There is currently a lively debate in Germany about the potentially dubious impact of applying for research funding through committees. One cynic summed this up as "having to go through a casting process to get money".
Funding from the German Research Foundation (Deutsche Forschungsgemeinschaft, or DFG) and the European Research Council is now commonly awarded through committees. Unanimous decisions are required from groups of as many as 12 people. This puts pressure on committees and researchers, influencing funding approval in a manner that is (or can be) divorced from the merits of research.
Such group processes do have advantages: for example, they are more interdisciplinary and invite input from people of different ages. Robert Paul Konigs, head of the DFG's department of scientific affairs, has pointed out that ever more complex applications are increasingly difficult for individual assessors to cope with. Indeed, it is beneficial that "the chemist and the physicist can confer with one another", but in large groups all manner of dynamics prevail, some of them negative.
There are serious practical disadvantages associated with funding committees. For one thing, simply getting everyone together is a substantial logistical challenge.
The processes tend to become ritualised, with lavish tea and lunch breaks. Small talk sometimes overrides academic discussion.
Another criticism is that in groups (as opposed to individually), academics become more cautious and conservative. Thus, mediocrity may prevail over more daring proposals with the potential to advance knowledge. One organisational psychologist complained that the "Platzhirsche" ("territorial stags") dominate proceedings and ensure that their preferred projects get the money.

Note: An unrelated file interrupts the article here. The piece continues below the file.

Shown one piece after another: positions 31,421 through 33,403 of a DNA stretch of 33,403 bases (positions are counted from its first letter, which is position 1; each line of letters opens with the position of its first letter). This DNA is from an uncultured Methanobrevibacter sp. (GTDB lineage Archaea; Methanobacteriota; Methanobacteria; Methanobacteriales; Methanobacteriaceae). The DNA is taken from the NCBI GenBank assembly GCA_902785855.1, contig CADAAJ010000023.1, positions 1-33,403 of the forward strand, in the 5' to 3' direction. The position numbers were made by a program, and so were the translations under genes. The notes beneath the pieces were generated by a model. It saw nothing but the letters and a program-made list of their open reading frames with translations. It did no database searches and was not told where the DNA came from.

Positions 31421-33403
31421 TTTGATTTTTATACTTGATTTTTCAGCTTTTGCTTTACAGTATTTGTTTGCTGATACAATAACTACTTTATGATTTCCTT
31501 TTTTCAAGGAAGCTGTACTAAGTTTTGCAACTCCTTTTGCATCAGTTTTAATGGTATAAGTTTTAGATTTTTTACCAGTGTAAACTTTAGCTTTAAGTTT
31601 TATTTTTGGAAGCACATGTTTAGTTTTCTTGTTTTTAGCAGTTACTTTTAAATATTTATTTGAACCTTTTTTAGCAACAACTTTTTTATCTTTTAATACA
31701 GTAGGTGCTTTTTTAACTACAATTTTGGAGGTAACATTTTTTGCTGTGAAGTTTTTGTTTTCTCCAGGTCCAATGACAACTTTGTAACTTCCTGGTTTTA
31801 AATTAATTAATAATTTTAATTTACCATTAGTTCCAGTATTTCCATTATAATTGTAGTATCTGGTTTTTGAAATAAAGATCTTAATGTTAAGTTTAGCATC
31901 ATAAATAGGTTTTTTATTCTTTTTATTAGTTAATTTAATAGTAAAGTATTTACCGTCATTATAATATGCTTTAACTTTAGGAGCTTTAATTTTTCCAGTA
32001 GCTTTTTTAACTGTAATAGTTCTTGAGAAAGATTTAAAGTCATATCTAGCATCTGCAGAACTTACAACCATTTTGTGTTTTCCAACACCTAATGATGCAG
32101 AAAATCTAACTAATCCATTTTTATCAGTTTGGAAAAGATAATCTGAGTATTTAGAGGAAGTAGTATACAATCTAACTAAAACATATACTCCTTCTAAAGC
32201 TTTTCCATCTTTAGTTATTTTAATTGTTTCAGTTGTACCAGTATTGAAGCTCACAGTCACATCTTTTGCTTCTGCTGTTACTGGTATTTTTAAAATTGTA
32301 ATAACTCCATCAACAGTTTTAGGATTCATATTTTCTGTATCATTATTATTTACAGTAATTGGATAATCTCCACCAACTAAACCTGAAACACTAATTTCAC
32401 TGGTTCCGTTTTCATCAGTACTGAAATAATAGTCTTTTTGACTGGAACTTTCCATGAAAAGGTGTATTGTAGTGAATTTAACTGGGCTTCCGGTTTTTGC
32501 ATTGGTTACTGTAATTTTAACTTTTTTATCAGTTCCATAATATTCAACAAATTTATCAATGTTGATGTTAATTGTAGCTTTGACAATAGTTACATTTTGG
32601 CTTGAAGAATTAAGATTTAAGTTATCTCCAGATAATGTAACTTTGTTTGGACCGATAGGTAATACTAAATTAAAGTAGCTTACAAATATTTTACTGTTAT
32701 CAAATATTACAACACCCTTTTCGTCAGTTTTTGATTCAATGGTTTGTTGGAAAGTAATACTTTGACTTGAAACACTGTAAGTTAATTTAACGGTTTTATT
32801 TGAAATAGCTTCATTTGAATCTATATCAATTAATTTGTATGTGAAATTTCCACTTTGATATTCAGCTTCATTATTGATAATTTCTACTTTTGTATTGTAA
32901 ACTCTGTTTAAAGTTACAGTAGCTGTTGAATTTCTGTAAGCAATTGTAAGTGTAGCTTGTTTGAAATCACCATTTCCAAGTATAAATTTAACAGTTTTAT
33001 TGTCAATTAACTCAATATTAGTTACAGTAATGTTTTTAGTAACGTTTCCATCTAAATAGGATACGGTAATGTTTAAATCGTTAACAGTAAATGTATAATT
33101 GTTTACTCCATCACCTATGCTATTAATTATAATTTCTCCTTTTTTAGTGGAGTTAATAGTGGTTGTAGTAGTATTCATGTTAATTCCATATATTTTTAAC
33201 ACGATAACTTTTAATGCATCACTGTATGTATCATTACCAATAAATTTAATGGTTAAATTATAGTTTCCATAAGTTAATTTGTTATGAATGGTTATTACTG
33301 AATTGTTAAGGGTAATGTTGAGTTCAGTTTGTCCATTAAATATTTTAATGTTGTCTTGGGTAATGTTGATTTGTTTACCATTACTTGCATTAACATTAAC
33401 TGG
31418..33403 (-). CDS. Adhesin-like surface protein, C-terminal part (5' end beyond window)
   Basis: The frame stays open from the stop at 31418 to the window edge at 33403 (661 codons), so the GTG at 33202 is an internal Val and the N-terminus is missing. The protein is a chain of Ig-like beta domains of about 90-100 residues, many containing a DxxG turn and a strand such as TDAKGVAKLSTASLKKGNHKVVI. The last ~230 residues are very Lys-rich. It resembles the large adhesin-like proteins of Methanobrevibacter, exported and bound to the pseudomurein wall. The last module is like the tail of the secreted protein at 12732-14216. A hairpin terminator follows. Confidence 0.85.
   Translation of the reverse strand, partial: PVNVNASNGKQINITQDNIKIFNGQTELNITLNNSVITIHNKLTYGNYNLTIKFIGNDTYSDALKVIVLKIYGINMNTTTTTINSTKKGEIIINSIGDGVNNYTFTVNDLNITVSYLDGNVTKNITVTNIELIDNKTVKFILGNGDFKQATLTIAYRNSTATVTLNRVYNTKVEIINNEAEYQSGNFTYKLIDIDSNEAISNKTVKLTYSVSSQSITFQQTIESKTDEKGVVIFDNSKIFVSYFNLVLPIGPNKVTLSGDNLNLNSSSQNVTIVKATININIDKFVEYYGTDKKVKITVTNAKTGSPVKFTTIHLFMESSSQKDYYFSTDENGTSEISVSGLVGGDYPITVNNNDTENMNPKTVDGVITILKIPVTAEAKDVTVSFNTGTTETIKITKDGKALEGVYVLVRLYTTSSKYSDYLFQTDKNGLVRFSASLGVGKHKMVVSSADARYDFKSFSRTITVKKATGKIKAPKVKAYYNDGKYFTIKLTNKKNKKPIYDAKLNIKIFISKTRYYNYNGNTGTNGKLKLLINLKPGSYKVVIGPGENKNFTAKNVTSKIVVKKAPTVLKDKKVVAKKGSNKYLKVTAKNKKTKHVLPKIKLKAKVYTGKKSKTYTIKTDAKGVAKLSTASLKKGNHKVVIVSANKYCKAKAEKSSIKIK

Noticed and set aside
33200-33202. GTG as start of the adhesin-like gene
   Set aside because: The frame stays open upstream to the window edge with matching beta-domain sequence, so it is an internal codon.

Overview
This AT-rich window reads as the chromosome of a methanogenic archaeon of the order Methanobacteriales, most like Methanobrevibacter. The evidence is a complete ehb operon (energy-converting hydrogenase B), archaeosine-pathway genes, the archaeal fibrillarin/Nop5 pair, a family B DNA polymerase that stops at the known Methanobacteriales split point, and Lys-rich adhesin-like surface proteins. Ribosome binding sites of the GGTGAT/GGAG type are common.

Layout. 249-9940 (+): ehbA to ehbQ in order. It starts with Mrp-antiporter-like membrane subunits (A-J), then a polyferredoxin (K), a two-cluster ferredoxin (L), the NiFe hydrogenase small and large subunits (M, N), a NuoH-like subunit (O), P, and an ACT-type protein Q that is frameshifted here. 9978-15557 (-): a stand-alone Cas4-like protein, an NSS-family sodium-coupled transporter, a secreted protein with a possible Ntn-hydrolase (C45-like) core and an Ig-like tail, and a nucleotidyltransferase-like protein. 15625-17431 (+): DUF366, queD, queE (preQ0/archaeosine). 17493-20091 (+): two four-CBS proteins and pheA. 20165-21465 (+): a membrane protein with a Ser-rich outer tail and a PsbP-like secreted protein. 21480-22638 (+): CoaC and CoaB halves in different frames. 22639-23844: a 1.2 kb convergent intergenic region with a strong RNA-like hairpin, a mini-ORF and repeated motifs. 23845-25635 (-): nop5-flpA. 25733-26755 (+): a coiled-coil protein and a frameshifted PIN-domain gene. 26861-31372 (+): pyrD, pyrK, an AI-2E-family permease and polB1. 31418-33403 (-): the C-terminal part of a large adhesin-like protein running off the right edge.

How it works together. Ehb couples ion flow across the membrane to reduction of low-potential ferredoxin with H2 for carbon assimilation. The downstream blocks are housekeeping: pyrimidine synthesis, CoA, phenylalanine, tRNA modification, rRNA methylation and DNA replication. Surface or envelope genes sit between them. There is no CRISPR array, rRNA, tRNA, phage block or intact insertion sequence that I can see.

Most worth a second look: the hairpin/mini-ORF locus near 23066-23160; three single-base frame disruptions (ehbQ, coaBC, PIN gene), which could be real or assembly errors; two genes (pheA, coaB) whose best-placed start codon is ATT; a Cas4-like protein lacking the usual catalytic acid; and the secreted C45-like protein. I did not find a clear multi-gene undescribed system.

Interestingly, and perhaps ironically, research on these issues is under way. The Institute for Research Information and Quality Assurance (Institut fur Forschungsinformation und Qualitatssicherung, or iFQ) in Berlin has investigated group funding and confirmed some of these problems. For instance, it found evidence of substantial divergences between committee members' opinions before group debates and the final funding decisions. The iFQ's results are expected to be presented this year and should make for compelling reading.
Given these findings, presenting oneself and one's work in such a way as to appeal to committees may be more telling than the quality of the research itself. But clearly, projects should not be funded simply because they are "sold" better than more methodologically sound rivals.
Although the presence of one or more of the researchers at the committee stage can clarify the merits of a case, it inevitably opens up the process to presentation skills of various kinds.
There is also the problem of getting the message across to a group comprising specialists from different areas, so it can become difficult to find the right level at which to pitch applications.
Solving these problems is not easy, but there are ways and means. A good chairman can ensure that consensus is not based on power plays but rather on genuine dialogue.
Likewise, neutral "reporters" have been introduced into some of the processes. Their job is to stay out of the debate, merely observe and subsequently present an analysis of the process.